Calling the current scenario of girls education in India as "precarious", national convenor of the RTE forum Ambarish Rai on Thursday said about 30 per cent of girls from the poorest families in the country have never set foot inside a classroom.
In a statement issued on the eve of International Women's Day, Mr Rai said more than 60 million children were out of school in India. "This is the highest number of ''out of school'' children of any country in the world. About 25 per cent of boys and girls are unable to read Standard 2 level text. Around 36 per cent girls and 38 per cent boys are unable to read words in English. Moreover, about 42 per cent girls and 39 per cent boys are unable to do basic subtraction arithmetic," he said.
"When the whole world is going to celebrate International Women''s Day on March 8, the current scenario of girls'' education in India is very precarious. Nearly 40 per cent of adolescent girls aged 15-18 years are not attending any educational institution. About 30 per cent of girls from the poorest families have never set foot inside a classroom," the official said.
Expressing his disappointment, the Right To Education (RTE) forum convenor said many of those who are able to access schools leave without the knowledge and skills they need to enter the labour markets.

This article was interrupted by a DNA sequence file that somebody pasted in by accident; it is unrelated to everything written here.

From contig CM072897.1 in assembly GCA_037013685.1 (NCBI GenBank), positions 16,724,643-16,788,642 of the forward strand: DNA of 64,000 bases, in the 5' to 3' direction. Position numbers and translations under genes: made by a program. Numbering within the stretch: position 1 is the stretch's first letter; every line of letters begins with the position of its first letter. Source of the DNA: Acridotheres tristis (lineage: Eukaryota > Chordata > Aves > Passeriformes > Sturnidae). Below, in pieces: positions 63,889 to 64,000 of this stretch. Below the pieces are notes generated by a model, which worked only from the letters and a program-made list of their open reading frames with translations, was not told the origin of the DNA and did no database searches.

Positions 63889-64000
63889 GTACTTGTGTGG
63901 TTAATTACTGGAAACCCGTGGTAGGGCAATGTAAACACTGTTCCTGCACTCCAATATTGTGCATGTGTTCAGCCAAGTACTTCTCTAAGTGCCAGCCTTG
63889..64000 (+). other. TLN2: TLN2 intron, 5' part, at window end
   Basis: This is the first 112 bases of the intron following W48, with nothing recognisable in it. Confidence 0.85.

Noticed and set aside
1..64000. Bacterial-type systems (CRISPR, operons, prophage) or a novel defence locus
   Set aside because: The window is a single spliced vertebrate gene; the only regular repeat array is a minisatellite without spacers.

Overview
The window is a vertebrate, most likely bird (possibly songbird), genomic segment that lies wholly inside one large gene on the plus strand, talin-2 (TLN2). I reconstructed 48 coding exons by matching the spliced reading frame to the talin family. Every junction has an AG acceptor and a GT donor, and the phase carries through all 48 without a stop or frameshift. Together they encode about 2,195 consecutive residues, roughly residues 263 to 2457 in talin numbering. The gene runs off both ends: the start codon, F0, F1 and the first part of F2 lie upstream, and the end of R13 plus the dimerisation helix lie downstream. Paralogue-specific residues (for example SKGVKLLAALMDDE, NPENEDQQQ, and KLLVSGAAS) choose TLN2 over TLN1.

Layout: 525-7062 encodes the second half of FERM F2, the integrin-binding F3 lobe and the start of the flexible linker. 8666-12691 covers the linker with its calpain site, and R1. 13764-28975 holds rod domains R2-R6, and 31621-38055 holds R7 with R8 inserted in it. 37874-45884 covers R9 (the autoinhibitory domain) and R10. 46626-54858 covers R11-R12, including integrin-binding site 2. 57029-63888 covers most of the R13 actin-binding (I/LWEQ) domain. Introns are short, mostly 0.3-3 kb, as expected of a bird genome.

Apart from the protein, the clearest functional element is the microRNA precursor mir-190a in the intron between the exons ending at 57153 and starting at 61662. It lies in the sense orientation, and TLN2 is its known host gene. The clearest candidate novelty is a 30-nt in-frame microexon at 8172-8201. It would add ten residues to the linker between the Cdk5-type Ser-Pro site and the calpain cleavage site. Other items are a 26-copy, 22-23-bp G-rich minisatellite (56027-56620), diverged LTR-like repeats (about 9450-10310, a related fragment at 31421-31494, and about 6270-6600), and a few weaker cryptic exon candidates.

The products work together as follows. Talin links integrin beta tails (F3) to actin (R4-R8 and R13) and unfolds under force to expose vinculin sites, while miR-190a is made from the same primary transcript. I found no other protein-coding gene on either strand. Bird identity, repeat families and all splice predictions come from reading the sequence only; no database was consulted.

"Though the Annual Status of Education Report (ASER) data shows secondary school children''s foundational reading and math abilities as poor and that average achievement scores of Class V students have declined in all subjects between 2011 and 2014, why is the government not ready to invest required resources to the government schools as is being done in Kendriya Vidyalyas and Navoday Vidyalyas? Without this, how we can expect better results?" he said.
Mr Rai partly attributed the problem to shortage of trained teachers. "Data shows 17.5 per cent of elementary and 14.8 per cent of secondary teaching posts are vacant. Moreover, only 70 per cent of teachers at primary level are adequately trained and qualified," he lamented.
Pointing fingers at the government''s negligence towards the education system, Mr Rai said the system was critically under-resourced.
"The government is only spending 2.7 per cent of GDP on education. This represents a drop from 3.1 per cent in 2012-13. In fact, the spending remains significantly below the 2015 Incheon Declaration and Kothari Commission recommendations of allocating at least 6 per cent of GDP to education," he observed.
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